Q5. Could we just divide the full-year operating income forecast of ¥57 billion by four as our estimate for first-quarter earnings?
A5. At this stage we expect to earn over 40% of that ¥57 billion in the first half and under 60% in the second half. The second and third quarters are typically the biggest for us, but we think the first quarter of this year will be better than the fourth quarter of last year. So, in summary, the first-quarter operating income forecast would be a bit less than a quarter of ¥57 billion.
Q6. What factors contributed to the major decline in operating income from passive components between the third quarter and the fourth quarter?
A6. Most of the movement in earnings from the passive components business between the third quarter and the fourth quarter was due to the effect of seasonal factors on sales of inductive devices and high-frequency components. There were no exceptional factors operating in the fourth quarter.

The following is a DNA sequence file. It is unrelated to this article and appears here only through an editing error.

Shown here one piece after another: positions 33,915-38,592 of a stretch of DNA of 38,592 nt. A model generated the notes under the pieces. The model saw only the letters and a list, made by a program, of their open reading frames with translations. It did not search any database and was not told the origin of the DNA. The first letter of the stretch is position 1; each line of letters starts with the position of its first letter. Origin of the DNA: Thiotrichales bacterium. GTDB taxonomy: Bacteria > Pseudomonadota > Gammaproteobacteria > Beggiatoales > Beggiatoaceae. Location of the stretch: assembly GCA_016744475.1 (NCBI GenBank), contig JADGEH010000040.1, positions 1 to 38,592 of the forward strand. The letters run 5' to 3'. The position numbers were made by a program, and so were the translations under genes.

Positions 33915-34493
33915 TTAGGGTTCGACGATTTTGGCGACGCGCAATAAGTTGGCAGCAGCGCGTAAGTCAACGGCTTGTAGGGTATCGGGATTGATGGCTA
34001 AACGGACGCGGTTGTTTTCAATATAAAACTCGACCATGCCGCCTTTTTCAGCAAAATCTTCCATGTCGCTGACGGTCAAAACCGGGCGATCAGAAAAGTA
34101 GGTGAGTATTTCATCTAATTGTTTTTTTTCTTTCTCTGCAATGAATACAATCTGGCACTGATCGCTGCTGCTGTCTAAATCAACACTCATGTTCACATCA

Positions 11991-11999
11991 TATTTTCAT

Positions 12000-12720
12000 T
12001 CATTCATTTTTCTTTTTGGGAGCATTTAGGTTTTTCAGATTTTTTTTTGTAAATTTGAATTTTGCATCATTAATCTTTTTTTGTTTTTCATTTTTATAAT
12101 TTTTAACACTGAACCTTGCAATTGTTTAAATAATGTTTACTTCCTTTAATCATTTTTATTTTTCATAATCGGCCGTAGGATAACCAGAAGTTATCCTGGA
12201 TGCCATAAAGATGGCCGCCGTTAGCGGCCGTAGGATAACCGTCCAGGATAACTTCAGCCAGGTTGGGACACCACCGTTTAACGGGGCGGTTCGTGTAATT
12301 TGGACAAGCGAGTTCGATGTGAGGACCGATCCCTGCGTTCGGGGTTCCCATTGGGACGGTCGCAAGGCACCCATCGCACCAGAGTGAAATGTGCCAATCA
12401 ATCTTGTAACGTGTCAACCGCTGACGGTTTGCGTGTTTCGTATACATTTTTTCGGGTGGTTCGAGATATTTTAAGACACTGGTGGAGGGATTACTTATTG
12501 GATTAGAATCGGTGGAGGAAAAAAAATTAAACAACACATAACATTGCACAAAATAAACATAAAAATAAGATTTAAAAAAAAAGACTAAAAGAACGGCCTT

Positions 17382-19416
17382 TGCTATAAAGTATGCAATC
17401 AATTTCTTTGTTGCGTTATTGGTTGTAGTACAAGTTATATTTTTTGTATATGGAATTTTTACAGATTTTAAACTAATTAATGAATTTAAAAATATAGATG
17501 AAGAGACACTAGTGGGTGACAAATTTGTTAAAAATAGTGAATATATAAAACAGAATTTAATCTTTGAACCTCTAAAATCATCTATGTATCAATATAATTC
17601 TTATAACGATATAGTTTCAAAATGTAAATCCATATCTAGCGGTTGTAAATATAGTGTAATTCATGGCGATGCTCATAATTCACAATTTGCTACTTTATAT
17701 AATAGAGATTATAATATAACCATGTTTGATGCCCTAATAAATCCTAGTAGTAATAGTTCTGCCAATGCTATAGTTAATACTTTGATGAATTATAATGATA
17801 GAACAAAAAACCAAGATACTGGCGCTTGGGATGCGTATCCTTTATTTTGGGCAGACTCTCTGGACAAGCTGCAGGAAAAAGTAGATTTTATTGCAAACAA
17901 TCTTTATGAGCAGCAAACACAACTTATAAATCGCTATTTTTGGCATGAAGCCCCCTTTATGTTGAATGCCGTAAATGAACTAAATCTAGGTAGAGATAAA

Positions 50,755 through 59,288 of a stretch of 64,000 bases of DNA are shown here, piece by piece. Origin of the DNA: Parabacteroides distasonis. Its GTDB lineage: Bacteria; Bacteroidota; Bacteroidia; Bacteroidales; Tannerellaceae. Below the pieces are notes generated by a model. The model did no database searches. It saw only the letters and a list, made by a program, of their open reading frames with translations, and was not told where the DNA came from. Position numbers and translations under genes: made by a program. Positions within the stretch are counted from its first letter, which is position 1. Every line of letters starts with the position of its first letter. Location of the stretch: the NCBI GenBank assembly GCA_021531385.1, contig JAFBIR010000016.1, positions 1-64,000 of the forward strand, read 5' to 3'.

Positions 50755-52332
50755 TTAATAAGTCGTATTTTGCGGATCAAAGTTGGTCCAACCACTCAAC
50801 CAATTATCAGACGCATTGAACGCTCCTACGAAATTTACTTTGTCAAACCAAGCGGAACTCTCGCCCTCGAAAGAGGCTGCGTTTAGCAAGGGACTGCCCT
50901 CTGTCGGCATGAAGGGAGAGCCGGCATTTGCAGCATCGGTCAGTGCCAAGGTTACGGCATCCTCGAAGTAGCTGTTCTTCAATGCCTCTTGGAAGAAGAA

Q7. Ceramic capacitors were not one of the five priority businesses that you mentioned in your presentation. What is the approach for increasing profits from ceramic capacitor operations?
A7. The major restructuring of ceramic capacitor operations that we undertook in fiscal 2013 made the business profitable again in fiscal 2014, and performance is recovering steadily. As we’ve mentioned previously, our approach is to expand sales in the automotive field. This field is expected to grow, propelled by the introduction of more electrical components and the increasing market for environmentally friendly options such as electric and hybrid vehicles. We are also looking to create new products for ICT sectors such as smartphones and tablets. Now that we have finished integrating operating bases and restructuring, our aims are to increase margins and generate sales growth. Our target is to ensure ceramic capacitors can make a major contribution to earnings, and we are focused on the next steps needed to reach that goal. Leaving them in or out of the list of core products is not of major relevance in that specific context.